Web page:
Let's start off with a parametric equation of a circle. Say you have a circle centered at some point $C(x_C,y_C)$ with radius $r$, then any point of the circle can always be expressed as $M(x(\theta),y(\theta))$ with \begin{align*} x(\theta) &= x_C+r\cos\theta \\ y(\theta) &= y_C+r\sin\theta \end{align*} for some $\theta\in\mathbb R$. Actually, the value $\theta$ is the angle between the horizontal axis and vector $\vec{CM}$. To make this a little more compact, let $\vec u(\theta)$ be the unit vector $(\cos\theta,\sin\theta)$, then point $M$ at angle $\theta$ is $M=C+r\vec u(\theta)$.

Note that sometimes people prefer to pick $\theta\in[0,2\pi)$, since it's an angle. But for what comes after, $\mathbb R$ makes a little bit more sense.

Anyway, we can apply this to $P(t)$. Let $\theta_{P_0}$ the angle corresponding to $P_0$. Assuming that $\omega_P$ is the counter-clockwise angular velocity, vector $\vec{P_cP(t)}$ forms an angle of $\theta_{P_0}+\omega_P\times t$. So we end up with $P(t)=P_c+\| P_0-P_c \|\vec u(\theta_{P_0}+\omega_P t)$.

Likewise, you get $Q(t)=Q_C+\| Q_0-Q_c\|\vec u(\theta_{Q_0}+\omega_Q t)$. Then the distance between $P(t)$ and $Q(t)$ would be $$ \| P(t)-Q(t) \| = \Big\| \big(P_c-Q_c\big) +\big(\|P_0-P_c\|\vec u(\theta_{P_0}+\omega_Pt) -\|Q_0-Q_c\|\vec u(\theta_{P_0}+\omega_Qt)\big) \Big\| $$ Personally, I don't think you can get a quadratic equation off of that in the general case.

Assuming you go for a detection of the type $\| P(t)-Q(t) \|^2 < (r_P+r_Q)^2$ and use a little bit of trigonometry, you would end up with a collision detection equation of the type: $$ A\cos(\omega_Pt)+B\sin(\omega_Pt)+C\cos(\omega_Qt)+D\sin(\omega_Qt)+E<0 $$ Personally I prefer the equivalent form: $$ F\cos(\omega_Pt+\phi)+G\cos(\omega_Qt+\psi)+E<0 $$ Either way, these are not as nice as the linear case.


So now, can we infer collision of the circles out of this? Well, if you're only interested if whether they collide or not, it's more or less doable. If you want also the time $t$ at which they collide, then things get more awkward.

There are mostly two main cases: when $\frac{\omega_P}{\omega_Q}\in\mathbb Q$, and $\frac{\omega_P}{\omega_Q}\notin\mathbb Q$.


Strangely enough, the irrational case seems easier to test. Notice that $\cos(\omega_Pt+\phi)$ admits a period of $T_P=\frac{2\pi}{\omega_P}$. If we have a look at values $(\omega_Q\times n\times T_p) \mod 2\pi$, where $n$ is a positive integer, we can prove they are dense in $[0,2\pi]$. Long story short, if you chose any two real numbers $\alpha,\beta\in[-1,1]$, there is a time value $t$ such that $$ F\cos(\omega_Pt+\phi)+G\cos(\omega_Qt+\psi)+E \approx \alpha F+\beta G+E $$ and the approximation is arbitrarily good. So testing whether the circles will collide is equivalent to testing $\lvert E\rvert < \lvert F\rvert + \lvert G\rvert$.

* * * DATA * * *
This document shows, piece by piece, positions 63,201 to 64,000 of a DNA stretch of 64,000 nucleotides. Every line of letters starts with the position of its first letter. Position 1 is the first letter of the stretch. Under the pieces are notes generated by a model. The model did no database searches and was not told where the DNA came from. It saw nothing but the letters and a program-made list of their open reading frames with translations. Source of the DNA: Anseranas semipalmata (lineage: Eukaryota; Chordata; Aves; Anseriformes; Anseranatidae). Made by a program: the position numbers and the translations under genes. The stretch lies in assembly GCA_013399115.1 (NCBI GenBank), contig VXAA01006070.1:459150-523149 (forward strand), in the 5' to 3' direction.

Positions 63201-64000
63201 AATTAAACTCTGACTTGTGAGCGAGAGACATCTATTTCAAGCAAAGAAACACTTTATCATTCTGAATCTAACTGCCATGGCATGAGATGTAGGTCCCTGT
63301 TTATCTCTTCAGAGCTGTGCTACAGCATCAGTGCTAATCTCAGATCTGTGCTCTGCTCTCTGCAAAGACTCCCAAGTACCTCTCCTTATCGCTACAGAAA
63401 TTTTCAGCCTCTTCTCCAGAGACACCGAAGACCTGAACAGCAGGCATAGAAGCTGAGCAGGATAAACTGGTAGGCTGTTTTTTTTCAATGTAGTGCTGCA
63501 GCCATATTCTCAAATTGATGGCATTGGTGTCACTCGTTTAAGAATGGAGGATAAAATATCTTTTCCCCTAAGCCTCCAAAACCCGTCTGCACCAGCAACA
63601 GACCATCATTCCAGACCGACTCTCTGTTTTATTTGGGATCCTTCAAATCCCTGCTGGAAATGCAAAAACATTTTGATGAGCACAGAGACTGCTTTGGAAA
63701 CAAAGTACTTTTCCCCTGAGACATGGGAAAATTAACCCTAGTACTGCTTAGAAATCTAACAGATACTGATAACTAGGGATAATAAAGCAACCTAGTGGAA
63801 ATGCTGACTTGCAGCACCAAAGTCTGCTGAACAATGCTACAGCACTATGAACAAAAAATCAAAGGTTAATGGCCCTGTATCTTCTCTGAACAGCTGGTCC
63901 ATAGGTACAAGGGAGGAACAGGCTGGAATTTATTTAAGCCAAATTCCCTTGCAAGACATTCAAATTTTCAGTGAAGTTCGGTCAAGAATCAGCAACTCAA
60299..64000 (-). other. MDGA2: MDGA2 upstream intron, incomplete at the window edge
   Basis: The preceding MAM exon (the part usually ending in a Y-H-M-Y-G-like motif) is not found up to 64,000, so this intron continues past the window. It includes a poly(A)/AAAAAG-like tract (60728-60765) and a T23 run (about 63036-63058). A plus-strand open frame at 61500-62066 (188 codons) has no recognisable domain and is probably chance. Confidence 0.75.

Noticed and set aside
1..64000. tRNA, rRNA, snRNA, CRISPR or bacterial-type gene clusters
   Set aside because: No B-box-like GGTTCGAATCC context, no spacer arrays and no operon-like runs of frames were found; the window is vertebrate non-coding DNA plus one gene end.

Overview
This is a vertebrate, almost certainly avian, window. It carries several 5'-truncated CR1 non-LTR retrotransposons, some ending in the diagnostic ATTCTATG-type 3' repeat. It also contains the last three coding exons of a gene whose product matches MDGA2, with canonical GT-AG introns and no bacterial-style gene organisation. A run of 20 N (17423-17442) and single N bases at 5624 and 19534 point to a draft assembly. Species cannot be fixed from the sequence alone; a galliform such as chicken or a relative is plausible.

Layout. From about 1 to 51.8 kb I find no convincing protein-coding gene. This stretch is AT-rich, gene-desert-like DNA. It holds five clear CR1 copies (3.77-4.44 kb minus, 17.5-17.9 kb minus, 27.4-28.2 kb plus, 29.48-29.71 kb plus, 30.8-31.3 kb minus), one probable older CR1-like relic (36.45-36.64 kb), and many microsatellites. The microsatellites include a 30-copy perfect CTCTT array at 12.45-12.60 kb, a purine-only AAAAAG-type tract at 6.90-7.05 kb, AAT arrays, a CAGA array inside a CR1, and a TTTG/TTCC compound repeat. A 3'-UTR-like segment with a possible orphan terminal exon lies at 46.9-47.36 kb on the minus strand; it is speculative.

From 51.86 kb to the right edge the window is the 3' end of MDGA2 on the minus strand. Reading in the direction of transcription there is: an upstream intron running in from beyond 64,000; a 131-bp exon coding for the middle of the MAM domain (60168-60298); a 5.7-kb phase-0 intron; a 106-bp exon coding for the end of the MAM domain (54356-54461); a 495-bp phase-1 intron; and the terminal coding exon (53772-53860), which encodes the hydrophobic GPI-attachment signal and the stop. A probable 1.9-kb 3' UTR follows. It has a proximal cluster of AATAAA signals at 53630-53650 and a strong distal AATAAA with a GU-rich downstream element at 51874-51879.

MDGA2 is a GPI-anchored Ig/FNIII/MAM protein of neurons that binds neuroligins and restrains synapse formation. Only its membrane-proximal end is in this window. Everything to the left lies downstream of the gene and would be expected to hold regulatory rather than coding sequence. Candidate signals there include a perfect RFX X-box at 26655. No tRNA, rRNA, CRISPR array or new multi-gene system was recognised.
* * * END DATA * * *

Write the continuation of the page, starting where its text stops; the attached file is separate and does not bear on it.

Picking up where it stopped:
(Because I was lazy I didn't check what $E$ looked like in this problem, but it's most likely positive. So you'd end up with testing $E<\lvert F\rvert+\lvert G\rvert$)

When the circle collides, figuring out the precise moment when they collide for the first time gets a lot harder. You can probably get approximations of "guaranteed collision" times fairly easily though.


In the rational case, there exists two integers $N\neq M$ such that $\frac{\omega_P}{\omega_Q}=\frac NM$. We let $\omega$ be the value $\omega=\frac{\omega_P}N=\frac{\omega_Q}M$. We end up with testing for $$ F\cos(N\omega t+\phi)+G\cos(M\omega t+\psi)+E <0 $$ The left hand side is periodic. Assuming that $N$ and $M$ are coprime, and that $\omega$ is irrational, I think the shortest period is $T=\frac{2\pi}{\omega}$. Even if it isn't the shortest, it still is a period.

Now the problem is, depending on the magnitude of $F$, $G$, $N$ and $M$, and the phase difference $\phi-\psi$, a lot of thing can happen.

Long story short, you probably have to study the variations of the left hand side, and it's a bit of a pain. If you like polynomials, you can always use Chebyshev polynomials. If you start off from $$ A\cos(N\omega t)+B\sin(N\omega t)+C\cos(M\omega t)+D\sin(M\omega t)+E<0 $$ you will obtain some polynomial $R[X]$ that satisfies $$ R[\cos(\omega t)]=A\cos(N\omega t)+B\sin(N\omega t)+C\cos(M\omega t)+D\sin(M\omega t)+E $$ so you'd end up with inspecting the range $[-1,1]$ for values $X$ such that $R[X]<0$. Since the degree of $R[X]$ can get arbitrarily large, this is still a fairly difficult task. To be honest, I'm not even sure whether this can be solved exactly.

$\endgroup$
  • $\begingroup$ Thank you for your time. As you mentioned, I need to predict the time of collision (not only to indicate will there be a collision). Perhaps I should take another strategy. $\endgroup$ – Ilya Nov 13 '17 at 19:56

Your Answer

By clicking “Post Your Answer”, you agree to our terms of service, privacy policy and cookie policy

Not the answer you're looking for? Browse other questions tagged or ask your own question.